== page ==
While the new government has been off to a bumpy start, they will likely get a better handle on things as they settle in. The Wildrose Opposition understands this and will work with the NDP through its learning curve; nevertheless we will hold them to account.
For example, the NDP already tried to turn its taxpayer-funded swearing-in ceremony into a partisan fundraiser. We called the new premier out on this, and while they claimed innocence at first, they did eventually apologize to Albertans and backtrack on trying to raise money out of the event. Good on the new premier for accepting responsibility and admitting to an error.
This is the way government and opposition are supposed to work; when the government makes a mistake, the opposition calls them out and pressures them to correct course.
This is not to say that the NDP will always change course, even when doing so would be wise. The Wildrose and NDP have starkly different outlooks on public policy, particularly fiscal and energy policy.
The NDP has already announced that it will not introduce its own budget this spring but will instead seek to pass an ‘interim supply bill’ and bring forward its full budget in the fall.
In my new role as the Wildrose Shadow Minister of Finance, it is my job to lead the scrutiny of the government’s spending plan. If the NDP ask the Legislature for temporary authorization for $10-$15 billion dollars to fund the government until they can pass their own budget, I will work with them. However, I will fight for a proper accounting of how this money is being spent and not hand them a blank cheque.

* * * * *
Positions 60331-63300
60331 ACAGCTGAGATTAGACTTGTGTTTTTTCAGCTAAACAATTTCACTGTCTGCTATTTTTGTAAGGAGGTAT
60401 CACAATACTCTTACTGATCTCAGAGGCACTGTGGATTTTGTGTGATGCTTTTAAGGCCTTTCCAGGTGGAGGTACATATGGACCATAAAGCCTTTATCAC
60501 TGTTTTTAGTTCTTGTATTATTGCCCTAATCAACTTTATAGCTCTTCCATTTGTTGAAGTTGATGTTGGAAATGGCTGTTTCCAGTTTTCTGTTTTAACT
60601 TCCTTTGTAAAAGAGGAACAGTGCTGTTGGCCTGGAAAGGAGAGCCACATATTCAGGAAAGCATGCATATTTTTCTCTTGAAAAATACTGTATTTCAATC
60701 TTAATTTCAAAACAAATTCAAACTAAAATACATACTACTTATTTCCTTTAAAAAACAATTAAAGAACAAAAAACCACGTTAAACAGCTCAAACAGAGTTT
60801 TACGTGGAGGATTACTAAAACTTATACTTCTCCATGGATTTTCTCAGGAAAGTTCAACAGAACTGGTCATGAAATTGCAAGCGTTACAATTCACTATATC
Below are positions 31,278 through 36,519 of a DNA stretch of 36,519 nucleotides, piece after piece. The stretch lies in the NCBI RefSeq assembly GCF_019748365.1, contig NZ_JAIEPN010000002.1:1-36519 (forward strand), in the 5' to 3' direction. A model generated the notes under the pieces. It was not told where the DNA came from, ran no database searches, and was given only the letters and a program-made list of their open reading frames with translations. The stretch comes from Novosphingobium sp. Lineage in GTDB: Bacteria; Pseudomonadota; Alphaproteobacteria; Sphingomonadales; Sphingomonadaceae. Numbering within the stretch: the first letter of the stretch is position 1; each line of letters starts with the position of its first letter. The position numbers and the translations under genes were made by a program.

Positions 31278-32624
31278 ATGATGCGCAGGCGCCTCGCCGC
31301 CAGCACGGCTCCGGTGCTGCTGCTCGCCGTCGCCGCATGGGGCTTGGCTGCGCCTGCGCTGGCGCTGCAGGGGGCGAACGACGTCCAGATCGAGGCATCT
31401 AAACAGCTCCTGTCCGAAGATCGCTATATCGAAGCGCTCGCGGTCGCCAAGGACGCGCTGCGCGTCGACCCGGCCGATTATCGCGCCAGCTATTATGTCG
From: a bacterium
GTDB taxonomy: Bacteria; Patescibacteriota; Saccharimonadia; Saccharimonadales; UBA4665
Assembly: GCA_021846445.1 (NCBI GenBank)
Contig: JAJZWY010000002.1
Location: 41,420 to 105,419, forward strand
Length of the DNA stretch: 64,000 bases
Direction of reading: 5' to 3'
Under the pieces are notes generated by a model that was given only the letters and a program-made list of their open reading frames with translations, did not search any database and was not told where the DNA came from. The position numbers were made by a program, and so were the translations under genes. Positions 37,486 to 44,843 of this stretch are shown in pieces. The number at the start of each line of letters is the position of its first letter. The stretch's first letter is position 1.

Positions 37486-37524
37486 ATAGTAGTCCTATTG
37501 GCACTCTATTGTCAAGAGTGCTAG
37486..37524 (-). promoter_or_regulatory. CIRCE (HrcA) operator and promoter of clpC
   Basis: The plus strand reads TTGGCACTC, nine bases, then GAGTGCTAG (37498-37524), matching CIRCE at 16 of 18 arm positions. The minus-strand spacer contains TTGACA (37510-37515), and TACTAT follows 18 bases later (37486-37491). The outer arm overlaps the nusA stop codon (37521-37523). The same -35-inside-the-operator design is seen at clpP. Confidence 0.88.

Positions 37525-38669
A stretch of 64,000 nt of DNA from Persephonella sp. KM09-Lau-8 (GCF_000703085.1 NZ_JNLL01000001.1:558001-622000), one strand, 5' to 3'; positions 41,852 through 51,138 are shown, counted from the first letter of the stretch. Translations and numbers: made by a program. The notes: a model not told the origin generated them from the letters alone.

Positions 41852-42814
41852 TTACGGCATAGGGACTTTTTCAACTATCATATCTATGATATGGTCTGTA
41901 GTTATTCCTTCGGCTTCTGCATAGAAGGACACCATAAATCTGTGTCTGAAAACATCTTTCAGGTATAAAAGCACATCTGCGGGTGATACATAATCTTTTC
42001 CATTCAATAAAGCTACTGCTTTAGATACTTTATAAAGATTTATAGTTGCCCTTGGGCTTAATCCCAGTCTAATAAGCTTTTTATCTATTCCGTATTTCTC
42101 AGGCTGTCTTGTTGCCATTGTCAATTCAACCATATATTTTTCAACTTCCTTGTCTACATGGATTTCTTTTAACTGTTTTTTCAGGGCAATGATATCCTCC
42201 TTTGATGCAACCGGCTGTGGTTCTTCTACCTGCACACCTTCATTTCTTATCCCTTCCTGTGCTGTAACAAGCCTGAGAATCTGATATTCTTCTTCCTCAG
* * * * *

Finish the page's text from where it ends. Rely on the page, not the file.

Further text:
The NDP platform was not given the same scrutiny as the Wildrose and other platforms during the election campaign. It contains many spending promises that just don’t add up. It promises to accelerate the PC platform’s plan to raise taxes, increase spending and take on more debt.
Either the NDP will have to backtrack on some of their spending promises or raise taxes and the debt by even more than they promised to. Unless oil prices make a comeback, there are bound to be some broken promises.
Some of those promises – like a Quebec-style government daycare bureaucracy – sound nice on paper. However, they have the potential to bankrupt the province, which already spends far more than most other provinces in Canada. Raising taxes during an economic downturn – along with other retrograde policies, have the very real potential to make the economic situation much worse.
This is where the Wildrose Opposition must represent the views of the 21 constituencies in which we were elected as MLAs and bring forward common-sense alternative policies for debate in the Legislature.